Author’s names: The author’s name is reversed in the bibliography, placing the last name first and separating the last name and first name with comma; for instance, Ali Maamiry becomes Maamiry, Ali.

Titles: Titles of books, journals are italicized. Titles of articles, chapters, poems, etc. are placed in quotation marks (“).

Publication information: The year of publication is listed after the publisher or journal name.

Punctuation: In a bibliography, all major elements are separated by periods.

Book citation

a)Work of individual author or editor

Elements: Author Surname, Given name(s). Book Title: Subtitle (in italics). Place: Publisher, Year.

Example:Pollan, Michael. The Omnivore’s Dilemma: a natural history of four meals. New York : Penguin, 2006.

b)Work of multiple authors or editors

Elements: Author Surname, Given name(s), Author(s) Given name(s) and Surname(s). Book title: Subtitle(in italic). Place: Publisher, Year.

Two Authors or more:

Examples:Ward, Geoffrey C, and Ken Burns. The War: The Intimate History, 1941-1945. New York: Knopf, 2007.

For more than four authors, list all the authors in the bibliography and only the first author in notes.

Editor , compiler or translator instead of author

Lattimore, Richmond, trans. The Iliad of Homer. Chicago: University of Chicago Press, 1951.

Editor , compiler or translator in addition to author

Garcia Marquez, Gabriel. Love in the Time of Cholera. Translated by Edith Grossman. London: Cape, 1988.

c)Citing chapters in a book

Elements: Author Surname, Given name(s) (chapter author). ” Title: Subtitle (of chapter).” In Book title: Subtitle editor (s) name (s).” (page number(s)). Place: Publisher, Year.

Example:Kelly, John D. “Seeing Red: Mao Fetishism, Pax American, and the Moral Economy of War”. In Anthropology and Global Counterinsurgency, edited by John D. Kelly, Beatrice Jauregui, Sean T. Mitchell and Jeremy Walton, 67-83. Chicago: Chicago University Press, 2010.

d)Electronic books

If the book is available in more than one format, cite the consulted format. For the book consulted online cite the URL.

Elements: Surname, Given name(s). Title: Subtitle. Place: Publisher, Year.

Example: Austen, Jane. Pride and Prejudice. New York: Penguin Classics, 2007. Kindle edition.

Kurland, Philip B., and Ralph Lerner, eds. The Founders’ Constitution. Chicago: University of Chicago Press, 1987. Accessed February 28, 2010. http://press-pubs.uchicago.edu/founders/.

Journal article citation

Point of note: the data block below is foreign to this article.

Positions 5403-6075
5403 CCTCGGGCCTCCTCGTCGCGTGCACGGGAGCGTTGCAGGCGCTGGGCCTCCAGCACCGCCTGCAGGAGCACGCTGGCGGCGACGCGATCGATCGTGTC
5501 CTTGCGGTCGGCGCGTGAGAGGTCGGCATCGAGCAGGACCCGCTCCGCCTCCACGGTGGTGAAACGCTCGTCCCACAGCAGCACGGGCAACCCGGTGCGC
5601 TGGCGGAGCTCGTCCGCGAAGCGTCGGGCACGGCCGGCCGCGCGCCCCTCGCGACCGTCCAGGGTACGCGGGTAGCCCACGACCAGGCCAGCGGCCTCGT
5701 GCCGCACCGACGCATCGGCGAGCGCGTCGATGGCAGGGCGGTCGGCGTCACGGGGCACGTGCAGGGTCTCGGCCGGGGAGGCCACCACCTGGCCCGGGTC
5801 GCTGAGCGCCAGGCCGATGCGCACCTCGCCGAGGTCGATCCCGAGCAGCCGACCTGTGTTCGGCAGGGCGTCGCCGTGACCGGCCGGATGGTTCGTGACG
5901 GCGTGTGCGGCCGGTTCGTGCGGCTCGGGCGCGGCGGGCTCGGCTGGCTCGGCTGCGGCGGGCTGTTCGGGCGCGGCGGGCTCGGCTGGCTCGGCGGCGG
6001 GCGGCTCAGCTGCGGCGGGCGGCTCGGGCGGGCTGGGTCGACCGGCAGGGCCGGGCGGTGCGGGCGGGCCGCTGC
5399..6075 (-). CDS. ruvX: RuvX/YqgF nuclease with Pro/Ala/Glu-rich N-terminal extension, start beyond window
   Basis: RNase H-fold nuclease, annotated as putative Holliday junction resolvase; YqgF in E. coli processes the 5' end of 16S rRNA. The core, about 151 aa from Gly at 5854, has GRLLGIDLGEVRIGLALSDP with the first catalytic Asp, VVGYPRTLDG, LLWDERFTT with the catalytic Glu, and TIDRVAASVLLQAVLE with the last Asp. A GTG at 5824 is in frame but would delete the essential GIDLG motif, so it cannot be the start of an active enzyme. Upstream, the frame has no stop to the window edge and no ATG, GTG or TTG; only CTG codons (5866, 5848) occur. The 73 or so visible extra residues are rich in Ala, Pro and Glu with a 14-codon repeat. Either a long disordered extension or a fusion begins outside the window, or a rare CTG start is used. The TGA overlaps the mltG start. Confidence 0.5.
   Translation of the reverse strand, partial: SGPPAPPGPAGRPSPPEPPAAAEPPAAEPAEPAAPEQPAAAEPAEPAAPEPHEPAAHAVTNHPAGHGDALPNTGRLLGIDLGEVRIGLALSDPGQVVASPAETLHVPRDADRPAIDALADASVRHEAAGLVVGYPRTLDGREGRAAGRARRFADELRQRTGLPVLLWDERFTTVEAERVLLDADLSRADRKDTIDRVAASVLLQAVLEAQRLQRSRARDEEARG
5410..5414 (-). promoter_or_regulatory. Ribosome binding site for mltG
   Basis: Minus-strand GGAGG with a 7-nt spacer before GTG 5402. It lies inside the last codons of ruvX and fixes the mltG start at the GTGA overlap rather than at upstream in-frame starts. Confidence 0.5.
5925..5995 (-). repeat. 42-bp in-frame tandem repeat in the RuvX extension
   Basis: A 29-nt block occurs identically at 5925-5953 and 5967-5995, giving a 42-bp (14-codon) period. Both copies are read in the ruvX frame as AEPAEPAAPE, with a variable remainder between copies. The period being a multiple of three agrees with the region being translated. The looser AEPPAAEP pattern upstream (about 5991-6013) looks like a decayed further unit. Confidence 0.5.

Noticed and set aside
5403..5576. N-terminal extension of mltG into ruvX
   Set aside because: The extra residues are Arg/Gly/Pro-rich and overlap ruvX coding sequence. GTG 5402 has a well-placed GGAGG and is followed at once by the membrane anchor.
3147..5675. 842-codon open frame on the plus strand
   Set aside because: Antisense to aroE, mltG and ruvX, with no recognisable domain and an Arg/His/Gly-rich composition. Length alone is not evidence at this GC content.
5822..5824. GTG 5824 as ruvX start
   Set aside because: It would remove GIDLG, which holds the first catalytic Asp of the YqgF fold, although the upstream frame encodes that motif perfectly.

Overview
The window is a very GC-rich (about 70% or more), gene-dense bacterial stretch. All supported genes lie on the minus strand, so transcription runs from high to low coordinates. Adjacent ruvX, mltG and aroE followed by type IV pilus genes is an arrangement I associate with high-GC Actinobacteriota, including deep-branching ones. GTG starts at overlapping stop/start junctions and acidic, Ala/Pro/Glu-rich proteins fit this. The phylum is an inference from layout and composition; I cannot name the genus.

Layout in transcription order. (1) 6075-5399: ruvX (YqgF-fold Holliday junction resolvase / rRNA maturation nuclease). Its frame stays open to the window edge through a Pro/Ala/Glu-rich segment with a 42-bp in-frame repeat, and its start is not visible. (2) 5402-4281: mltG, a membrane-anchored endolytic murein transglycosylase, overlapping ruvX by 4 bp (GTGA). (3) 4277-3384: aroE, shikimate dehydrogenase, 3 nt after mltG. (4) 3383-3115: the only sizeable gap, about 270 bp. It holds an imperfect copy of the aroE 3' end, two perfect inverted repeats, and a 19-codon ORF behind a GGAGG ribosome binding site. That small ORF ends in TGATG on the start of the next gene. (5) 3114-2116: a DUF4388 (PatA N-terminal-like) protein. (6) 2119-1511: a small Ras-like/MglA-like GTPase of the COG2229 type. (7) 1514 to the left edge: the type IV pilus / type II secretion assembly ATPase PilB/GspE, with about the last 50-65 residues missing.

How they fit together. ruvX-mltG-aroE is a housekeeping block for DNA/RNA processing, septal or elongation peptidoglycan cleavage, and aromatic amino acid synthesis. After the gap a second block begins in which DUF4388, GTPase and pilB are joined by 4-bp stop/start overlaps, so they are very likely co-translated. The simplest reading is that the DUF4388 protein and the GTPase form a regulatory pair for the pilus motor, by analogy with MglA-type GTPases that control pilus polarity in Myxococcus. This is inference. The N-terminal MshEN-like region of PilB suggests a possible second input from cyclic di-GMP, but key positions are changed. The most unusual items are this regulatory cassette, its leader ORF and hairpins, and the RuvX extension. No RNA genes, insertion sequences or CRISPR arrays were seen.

a)Journal article (Printed)

Elements: Author Surname, Given name(s). “Title: Subtitle.” Journal title (in italic), volume number, Issue number (Year): page range.

Example: Weintein, Joshua I. “The Market in Plato’s Republic.” Classical Philology 104 (2009): 439-58.

b)Journal article (Electronic)

Elements: Author Surname, Given name(s). “Title: Subtitle.” Journal title (in italic), Volume number, Issue number (Year): page number(s). DOI or URL (Accessed date)

Example: Kossinet, Gueorgi, and Duncan J. Watts. “Origins of Homophily in an Evolving Social Network.” American Journal of Sociology, 115 (2009): 405-50. Accessed February 28, 2010. doi:10.1086/599247.

Citing article in a newspaper or popular magazine

Articles may be cited in running text and may be omitted in the bibliography, if you consulted online version, include URL.

Elements: Author Surname, Given name(s). “Title: subtitle,” Newspaper title, date (m/d/y)

Example: Mendelsohn, Daniel. “But Enough About Me,” New Yorker, January 25, 2010.

Stolber, Sheryl Gay, and Robert Pear. “Wary Centrists Posing Challenge in Health Care Vote,” New York Times, February 27, 2010. Accessed February 28, 2010. http://www.nytimes.com/2010/02/28/us/politics/28health.html.

Thesis or dissertation citation

Elements: Surname, Given name(s). “Thesis title: subtitle.” Award. Institution issuing degree, Year.

Example: Choi, Mihwa. “Contesting Imaginaires in Death Rituals during the Northern Song Destiny.” PhD diss. University of Chicago, 2008.

Conference paper

Elements: Surname, Given name(s) “title: subtitle.” meeting/conference name, Place, date (m/d/y).

Example: Adelman, Rachel. “Such Stuff as Dreams Are Made On: God’s Footstool in the Aramaic Targumim and Midrashic Tradition.” Paper presented at the annual meeting for the Society of Biblical literature, New Orleans, Louisiana, November 21-24, 2009.

Website

A citation to website content can often be limited to a mention in the text or note, but if more information desired can be cited as follows:

Example: Google. “Google Privacy Policy.” Last modified March 11, 2009. http://www.google.com/intl/en/privacypolicy.html.